We consider the implications of our results in the context of CO$_{2}$ storage. We demonstrate how the late-time dispersivity of tracer depends sensitively on the aquifer thickness and any heterogeneity. In a porous medium, we take the coefficient of diffusion of a tracer or solute to be (Woods Reference Woods2015)

We use the following typical values: a viscosity ratio of $m=0.1$; a porosity of $\phi =0.2$ and an injection flux of $Q=4\times 10^{-5}\,\textrm {m}^{2}\,\textrm {s}^{-1}$ (Boait *et al.* Reference Boait, White, Bickle, Chadwick, Neufeld and Huppert2012). In a layer of thickness 10 m, the interstitial injection velocity is $V_i=Q/ (\phi H_0) = 2 \times 10^{-5}\,\textrm {m}\,\textrm {s}^{-1}$, a unit of dimensionless time corresponds to approximately six days and the dimensionless diffusion coefficient is $\mathcal {D}=2.5\times 10^{-5}$. Tracer is released one month after the injection began and it is released for a week, which provides the initial length of the pulse.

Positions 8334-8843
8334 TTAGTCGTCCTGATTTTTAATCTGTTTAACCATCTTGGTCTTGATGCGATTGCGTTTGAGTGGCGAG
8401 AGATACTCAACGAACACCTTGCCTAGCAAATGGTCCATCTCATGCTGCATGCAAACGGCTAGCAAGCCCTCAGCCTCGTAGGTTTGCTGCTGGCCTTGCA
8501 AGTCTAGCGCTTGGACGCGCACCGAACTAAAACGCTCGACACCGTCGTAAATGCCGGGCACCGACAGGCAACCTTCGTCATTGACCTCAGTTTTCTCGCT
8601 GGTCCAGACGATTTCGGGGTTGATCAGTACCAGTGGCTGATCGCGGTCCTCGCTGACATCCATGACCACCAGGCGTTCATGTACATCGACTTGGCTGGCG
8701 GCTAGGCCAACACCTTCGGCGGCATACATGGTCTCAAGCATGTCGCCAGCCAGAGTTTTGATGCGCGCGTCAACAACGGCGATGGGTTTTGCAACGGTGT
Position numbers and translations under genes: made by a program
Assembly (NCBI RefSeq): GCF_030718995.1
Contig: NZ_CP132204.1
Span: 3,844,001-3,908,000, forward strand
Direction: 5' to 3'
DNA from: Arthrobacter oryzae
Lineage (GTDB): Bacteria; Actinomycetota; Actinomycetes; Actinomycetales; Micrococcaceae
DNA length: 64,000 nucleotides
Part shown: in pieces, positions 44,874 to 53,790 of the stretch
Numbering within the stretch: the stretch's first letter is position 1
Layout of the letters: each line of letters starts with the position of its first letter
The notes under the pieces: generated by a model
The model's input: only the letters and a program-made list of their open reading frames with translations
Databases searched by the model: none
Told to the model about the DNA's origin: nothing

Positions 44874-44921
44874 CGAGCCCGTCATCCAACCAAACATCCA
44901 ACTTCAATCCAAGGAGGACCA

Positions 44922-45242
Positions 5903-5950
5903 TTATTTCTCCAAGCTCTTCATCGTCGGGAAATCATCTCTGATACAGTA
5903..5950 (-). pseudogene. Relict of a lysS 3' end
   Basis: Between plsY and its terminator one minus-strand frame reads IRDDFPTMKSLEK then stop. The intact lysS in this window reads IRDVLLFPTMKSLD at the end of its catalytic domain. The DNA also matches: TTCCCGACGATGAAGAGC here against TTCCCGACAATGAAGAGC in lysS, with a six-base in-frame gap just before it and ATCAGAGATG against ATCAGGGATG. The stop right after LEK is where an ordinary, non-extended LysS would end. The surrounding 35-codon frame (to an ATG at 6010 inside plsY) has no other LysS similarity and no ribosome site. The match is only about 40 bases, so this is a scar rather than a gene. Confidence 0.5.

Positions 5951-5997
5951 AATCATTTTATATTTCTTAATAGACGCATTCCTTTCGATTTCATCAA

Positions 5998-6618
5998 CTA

In figure 10(*a*), the ratio of the lateral standard deviation of the tracer to the along-flow position of the centre of mass of the tracer is plotted as a function of the location of the centre of mass for the 10 m layer. The two cases of an aquifer with constant permeability and an aquifer with linear permeability structure with ${\rm \Delta} k =-1$ are shown. The extent of the tracer pulse is larger at early times in the heterogeneous aquifer because of the early shearing. The extent is also larger at late times when the tracer has been vertically homogenised and the stretching dominates. This is because the tracer extent in the stretching regime is controlled by the pre-stretching length, which is significantly increased owing to the early shearing.